Les has uncovered the workings of Mexican drug cartels flooding Oregon with heroin, cocaine and methamphetamine. He’s exposed corruption in Oregon’s prison system and was on the hit list of the Rajneeshees in the 1980s as he reported on the inner workings of their central Oregon commune. So he knows a thing or two about digging up compelling information.
Here’s a recap of some of the advice he shared with Beacon staff.
- “Shut up and listen” during interviews. Let there be silence at the end of the person’s answer to your question, even if it feels awkward.
- Arrive prepared: Know what information you want out of the interview and bring a list of questions
- Avoid email interviews (except to get certain facts.)
- Tell the people you want to interview, “We are doing the story” and “I just want to make sure I get it right.”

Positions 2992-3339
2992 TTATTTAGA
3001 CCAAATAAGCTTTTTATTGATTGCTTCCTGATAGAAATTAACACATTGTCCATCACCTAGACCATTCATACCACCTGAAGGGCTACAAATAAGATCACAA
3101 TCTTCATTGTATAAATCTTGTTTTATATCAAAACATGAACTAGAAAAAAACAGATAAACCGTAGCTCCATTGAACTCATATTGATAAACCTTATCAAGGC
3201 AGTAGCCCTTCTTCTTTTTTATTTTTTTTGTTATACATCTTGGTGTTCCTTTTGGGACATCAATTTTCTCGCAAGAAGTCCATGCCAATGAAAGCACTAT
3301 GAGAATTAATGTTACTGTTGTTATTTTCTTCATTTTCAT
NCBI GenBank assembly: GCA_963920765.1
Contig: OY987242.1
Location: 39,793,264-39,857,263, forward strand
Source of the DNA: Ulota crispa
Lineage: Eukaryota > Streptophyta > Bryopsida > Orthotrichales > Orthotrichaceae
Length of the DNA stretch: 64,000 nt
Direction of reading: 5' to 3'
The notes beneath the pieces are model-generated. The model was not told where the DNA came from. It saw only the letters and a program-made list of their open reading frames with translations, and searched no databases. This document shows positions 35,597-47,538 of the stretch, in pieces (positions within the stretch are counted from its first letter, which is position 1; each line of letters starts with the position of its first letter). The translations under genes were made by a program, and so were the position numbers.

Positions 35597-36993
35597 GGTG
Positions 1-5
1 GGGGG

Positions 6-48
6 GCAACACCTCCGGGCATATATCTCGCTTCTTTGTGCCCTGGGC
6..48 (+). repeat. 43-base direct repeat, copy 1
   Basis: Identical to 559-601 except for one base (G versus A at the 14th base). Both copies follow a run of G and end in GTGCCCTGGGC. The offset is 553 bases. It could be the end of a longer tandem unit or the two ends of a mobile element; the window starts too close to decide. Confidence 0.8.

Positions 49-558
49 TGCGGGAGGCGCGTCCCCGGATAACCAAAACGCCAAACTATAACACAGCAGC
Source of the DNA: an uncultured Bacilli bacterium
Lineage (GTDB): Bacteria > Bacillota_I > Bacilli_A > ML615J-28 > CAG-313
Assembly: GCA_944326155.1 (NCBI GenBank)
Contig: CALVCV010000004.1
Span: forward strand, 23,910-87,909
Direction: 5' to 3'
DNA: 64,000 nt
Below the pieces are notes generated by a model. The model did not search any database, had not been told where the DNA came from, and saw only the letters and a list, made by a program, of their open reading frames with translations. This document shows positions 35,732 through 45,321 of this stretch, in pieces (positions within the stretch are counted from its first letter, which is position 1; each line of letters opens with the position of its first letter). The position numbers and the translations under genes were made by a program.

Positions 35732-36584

- Don’t ask yes/no questions.
- If you ask a general question, you’ll get a general answer.
- Details make a story good. Dig for interesting ones.
- Never mislead a source about what your story is about.
- Appeal to people’s humanity. Do what you can to earn their trust.
- If someone is upset, put the notebook down for a while.
- If you’re not 100 percent sure what a person meant when they said something, ask them to clarify it for you. Don’t worry about looking stupid. They will usually respect you when they see you are striving to get the story right.
- Get documents if relevant to the story.
- At the end of every interview, ask if there is anything else that’s important or interesting to know about the story.